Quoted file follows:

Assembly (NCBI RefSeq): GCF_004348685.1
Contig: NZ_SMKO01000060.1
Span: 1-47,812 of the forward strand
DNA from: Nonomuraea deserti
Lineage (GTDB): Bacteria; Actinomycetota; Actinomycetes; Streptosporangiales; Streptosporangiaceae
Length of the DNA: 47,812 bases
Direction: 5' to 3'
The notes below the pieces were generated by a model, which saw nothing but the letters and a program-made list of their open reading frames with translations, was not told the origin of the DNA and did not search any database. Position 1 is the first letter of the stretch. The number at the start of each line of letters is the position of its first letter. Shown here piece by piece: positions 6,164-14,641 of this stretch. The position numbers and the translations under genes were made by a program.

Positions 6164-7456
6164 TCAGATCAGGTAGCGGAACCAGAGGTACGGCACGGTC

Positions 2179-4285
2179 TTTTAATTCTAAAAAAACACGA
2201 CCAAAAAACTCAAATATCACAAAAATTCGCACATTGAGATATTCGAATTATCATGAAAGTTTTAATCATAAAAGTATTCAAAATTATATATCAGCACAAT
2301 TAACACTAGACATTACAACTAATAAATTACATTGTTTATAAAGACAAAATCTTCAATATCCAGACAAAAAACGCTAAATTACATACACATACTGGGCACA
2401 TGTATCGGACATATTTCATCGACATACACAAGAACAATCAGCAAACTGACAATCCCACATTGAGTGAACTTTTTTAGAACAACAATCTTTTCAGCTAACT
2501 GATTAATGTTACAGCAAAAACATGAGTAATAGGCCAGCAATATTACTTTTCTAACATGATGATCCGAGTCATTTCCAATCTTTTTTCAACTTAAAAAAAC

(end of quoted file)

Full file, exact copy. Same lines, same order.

Assembly (NCBI RefSeq): GCF_004348685.1
Contig: NZ_SMKO01000060.1
Span: 1-47,812 of the forward strand
DNA from: Nonomuraea deserti
Lineage (GTDB): Bacteria; Actinomycetota; Actinomycetes; Streptosporangiales; Streptosporangiaceae
Length of the DNA: 47,812 bases
Direction: 5' to 3'
The notes below the pieces were generated by a model, which saw nothing but the letters and a program-made list of their open reading frames with translations, was not told the origin of the DNA and did not search any database. Position 1 is the first letter of the stretch. The number at the start of each line of letters is the position of its first letter. Shown here piece by piece: positions 6,164-14,641 of this stretch. The position numbers and the translations under genes were made by a program.

Positions 6164-7456
6164 TCAGATCAGGTAGCGGAACCAGAGGTACGGCACGGTC

Positions 2179-4285
2179 TTTTAATTCTAAAAAAACACGA
2201 CCAAAAAACTCAAATATCACAAAAATTCGCACATTGAGATATTCGAATTATCATGAAAGTTTTAATCATAAAAGTATTCAAAATTATATATCAGCACAAT
2301 TAACACTAGACATTACAACTAATAAATTACATTGTTTATAAAGACAAAATCTTCAATATCCAGACAAAAAACGCTAAATTACATACACATACTGGGCACA
2401 TGTATCGGACATATTTCATCGACATACACAAGAACAATCAGCAAACTGACAATCCCACATTGAGTGAACTTTTTTAGAACAACAATCTTTTCAGCTAACT
2501 GATTAATGTTACAGCAAAAACATGAGTAATAGGCCAGCAATATTACTTTTCTAACATGATGATCCGAGTCATTTCCAATCTTTTTTCAACTTAAAAAAAC